Friday, January 7, 2011

How Safe is TB Testing?

I began to wonder about this as I signed on to a new job that requires annual TB testing.  I came across a very lengthy article (1) that discussed TB testing in detail.  Some important takeaways were:
  • the chemicals used for the TB test are typically made up of TUBERSOL® and Phenol (a preservative - see the toxicological profile for Phenol)
  • TUBERSOL® is a known mutagen 
  • the CDC states that TB testing is safe during pregnancy, even though there has never been any mutagenicity testing performed and Tubersol is a known mutagen
  • according to the 1972 edition of Encyclopedia and Dictionary of Medicine and nursing defines Phenol as "an extremely poisonous antiseptic, germicidal, and disinfectant"
  • Phenol is associated with skin cancer development when injected in animals 
  • the CDC states that the TB testing is safe, even though no carcinogenicity studies have been performed
  • targeted TB testing in health care workers is only recommended (not required) by the CDC; although some facilities make testing mandatory amongst employees (and subject to termination for refusal)
Specifically, in the FDA document on Tuberculin (TUBERSOL®), it states:
  • "Animal reproduction studies have not been conducted with TUBERSOL.  It is also not known whether TUBERSOL can cause fetal harm when administered to a pregnant woman or can affect reproduction capacity.  TUBERSOL should be given to a pregnant woman only if clearly needed."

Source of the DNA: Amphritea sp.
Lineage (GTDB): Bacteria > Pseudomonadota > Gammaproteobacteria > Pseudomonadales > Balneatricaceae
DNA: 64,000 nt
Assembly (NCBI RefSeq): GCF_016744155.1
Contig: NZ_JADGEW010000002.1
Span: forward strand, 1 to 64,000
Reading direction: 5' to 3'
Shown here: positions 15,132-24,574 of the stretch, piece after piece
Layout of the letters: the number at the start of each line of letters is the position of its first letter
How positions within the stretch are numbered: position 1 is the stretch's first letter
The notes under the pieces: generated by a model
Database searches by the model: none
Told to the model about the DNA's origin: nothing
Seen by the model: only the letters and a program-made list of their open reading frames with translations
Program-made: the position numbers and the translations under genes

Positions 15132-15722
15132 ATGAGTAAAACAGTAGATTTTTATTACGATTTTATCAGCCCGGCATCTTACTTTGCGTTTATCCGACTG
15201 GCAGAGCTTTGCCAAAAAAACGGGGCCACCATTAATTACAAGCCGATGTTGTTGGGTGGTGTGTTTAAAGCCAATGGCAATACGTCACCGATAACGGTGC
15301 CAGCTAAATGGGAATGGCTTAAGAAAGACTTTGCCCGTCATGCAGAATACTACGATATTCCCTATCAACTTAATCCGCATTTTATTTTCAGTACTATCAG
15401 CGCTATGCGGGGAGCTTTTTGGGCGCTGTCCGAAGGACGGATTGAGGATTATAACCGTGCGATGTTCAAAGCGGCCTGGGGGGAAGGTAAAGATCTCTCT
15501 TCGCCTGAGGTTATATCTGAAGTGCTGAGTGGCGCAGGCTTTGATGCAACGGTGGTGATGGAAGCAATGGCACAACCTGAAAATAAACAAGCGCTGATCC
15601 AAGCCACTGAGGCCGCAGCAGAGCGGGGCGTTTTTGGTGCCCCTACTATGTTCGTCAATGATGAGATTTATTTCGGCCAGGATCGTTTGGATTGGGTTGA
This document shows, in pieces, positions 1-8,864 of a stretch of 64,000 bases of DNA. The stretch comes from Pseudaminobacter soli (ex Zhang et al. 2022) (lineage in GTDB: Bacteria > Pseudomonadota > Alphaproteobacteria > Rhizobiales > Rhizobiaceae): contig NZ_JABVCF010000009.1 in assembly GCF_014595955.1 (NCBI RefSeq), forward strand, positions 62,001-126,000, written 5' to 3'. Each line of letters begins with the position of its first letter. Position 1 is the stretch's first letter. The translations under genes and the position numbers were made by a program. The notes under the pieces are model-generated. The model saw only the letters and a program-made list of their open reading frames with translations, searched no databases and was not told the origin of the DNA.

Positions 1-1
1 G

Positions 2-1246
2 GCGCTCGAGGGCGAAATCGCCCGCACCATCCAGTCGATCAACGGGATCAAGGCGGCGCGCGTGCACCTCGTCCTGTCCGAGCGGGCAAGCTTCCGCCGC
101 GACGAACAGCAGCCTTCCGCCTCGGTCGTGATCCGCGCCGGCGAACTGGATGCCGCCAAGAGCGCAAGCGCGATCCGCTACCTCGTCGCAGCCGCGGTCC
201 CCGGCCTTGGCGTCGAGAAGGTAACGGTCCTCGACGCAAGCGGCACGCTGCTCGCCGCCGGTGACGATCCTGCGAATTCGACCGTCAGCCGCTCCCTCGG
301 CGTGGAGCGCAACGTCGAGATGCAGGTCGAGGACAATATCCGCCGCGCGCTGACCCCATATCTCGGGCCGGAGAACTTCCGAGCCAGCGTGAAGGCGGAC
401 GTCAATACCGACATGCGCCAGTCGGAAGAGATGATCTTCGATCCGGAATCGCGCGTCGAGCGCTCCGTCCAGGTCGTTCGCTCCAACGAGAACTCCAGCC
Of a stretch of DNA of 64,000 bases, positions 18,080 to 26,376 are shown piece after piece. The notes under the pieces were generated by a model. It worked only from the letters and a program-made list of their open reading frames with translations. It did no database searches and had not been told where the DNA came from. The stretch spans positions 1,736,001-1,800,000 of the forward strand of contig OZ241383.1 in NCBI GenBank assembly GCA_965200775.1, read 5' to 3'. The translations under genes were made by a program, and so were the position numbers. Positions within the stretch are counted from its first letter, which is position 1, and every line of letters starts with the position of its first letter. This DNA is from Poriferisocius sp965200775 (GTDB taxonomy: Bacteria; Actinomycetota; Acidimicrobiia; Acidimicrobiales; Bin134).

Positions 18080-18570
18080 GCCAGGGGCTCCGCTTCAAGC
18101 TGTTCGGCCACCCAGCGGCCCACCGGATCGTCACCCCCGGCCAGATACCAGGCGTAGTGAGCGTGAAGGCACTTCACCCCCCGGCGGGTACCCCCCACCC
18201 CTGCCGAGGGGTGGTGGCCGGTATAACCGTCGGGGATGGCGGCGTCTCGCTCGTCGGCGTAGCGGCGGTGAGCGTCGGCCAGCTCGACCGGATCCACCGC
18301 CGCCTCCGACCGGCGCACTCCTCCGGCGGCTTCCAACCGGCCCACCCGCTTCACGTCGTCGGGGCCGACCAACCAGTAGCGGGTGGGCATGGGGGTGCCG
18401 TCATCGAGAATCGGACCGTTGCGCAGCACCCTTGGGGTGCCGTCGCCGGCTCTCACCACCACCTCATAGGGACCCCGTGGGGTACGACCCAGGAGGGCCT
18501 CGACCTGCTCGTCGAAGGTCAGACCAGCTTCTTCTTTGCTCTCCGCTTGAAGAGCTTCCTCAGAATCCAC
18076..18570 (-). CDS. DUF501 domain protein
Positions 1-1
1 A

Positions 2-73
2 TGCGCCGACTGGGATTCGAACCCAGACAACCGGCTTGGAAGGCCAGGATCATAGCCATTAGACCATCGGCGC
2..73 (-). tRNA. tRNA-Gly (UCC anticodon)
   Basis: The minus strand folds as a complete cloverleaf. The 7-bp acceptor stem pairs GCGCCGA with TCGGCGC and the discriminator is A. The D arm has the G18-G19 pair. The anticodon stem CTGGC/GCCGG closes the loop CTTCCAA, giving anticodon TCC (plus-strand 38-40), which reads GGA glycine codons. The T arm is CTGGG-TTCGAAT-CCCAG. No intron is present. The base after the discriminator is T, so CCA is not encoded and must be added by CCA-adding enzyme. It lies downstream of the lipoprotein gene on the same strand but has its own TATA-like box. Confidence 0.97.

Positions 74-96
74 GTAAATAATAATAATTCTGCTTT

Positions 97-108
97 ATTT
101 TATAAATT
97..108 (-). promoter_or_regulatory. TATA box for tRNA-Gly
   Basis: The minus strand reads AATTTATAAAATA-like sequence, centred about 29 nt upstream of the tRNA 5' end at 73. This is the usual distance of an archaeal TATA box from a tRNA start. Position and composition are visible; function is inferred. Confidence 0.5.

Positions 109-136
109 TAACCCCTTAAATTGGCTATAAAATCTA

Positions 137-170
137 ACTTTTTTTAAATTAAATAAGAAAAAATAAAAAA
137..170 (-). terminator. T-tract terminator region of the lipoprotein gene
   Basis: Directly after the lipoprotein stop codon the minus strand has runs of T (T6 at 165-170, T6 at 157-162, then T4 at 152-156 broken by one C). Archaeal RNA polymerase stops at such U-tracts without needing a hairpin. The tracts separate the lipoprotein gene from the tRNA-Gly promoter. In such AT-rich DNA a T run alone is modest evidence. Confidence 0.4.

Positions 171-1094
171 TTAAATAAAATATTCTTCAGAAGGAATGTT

The article also discussed conflicts of interest amongst doctors establishing treatment guidelines on disease treatment.  Some interesting facts according to a cited JAMA article(2) on the website I'm referencing:
    • 85% of guideline authors have some sort of relationships with drug companies, and they are often not disclosed
    • 38% of respondents said they had served as employees or consultants for drug companies; 58% received research money
    • 59% had links with drug companies whose medications were considered in the particular guidelines they authored, almost all cases predating the guideline creation process 
    •  These numbers may be even greater, as only 52% of authors responded
    Wow!  Great to know that the information OUR doctors read to learn how to properly treat US, is written by doctors that frequently have conflicts of interest.  Just another reason why it is so important for YOU to be in charge of your own health and be an advocate for proper care.

    Also worth mentioning:
    Another interesting document I came across indicates that the current limit values for Phenol were set over 40 years ago(5).  The document states that the limit values need to be reconsidered because research indicates that Phenol is harmful even at very low levels in animal experiments.  In addition to serving as a preservative in TB testing, phenol is used in plastic and dyes (and is frequently used in childrens toys and our food packaging).

    2) N.K. Choudhry, et. al. Relationships between authors of clinical practice guidelines and the pharmaceutical industry JAMA; 287,612-617, 2002

    1 comment:

    1. Since writing this article, I've learned there is also a blood test you can have done to test for TB. See the test description here: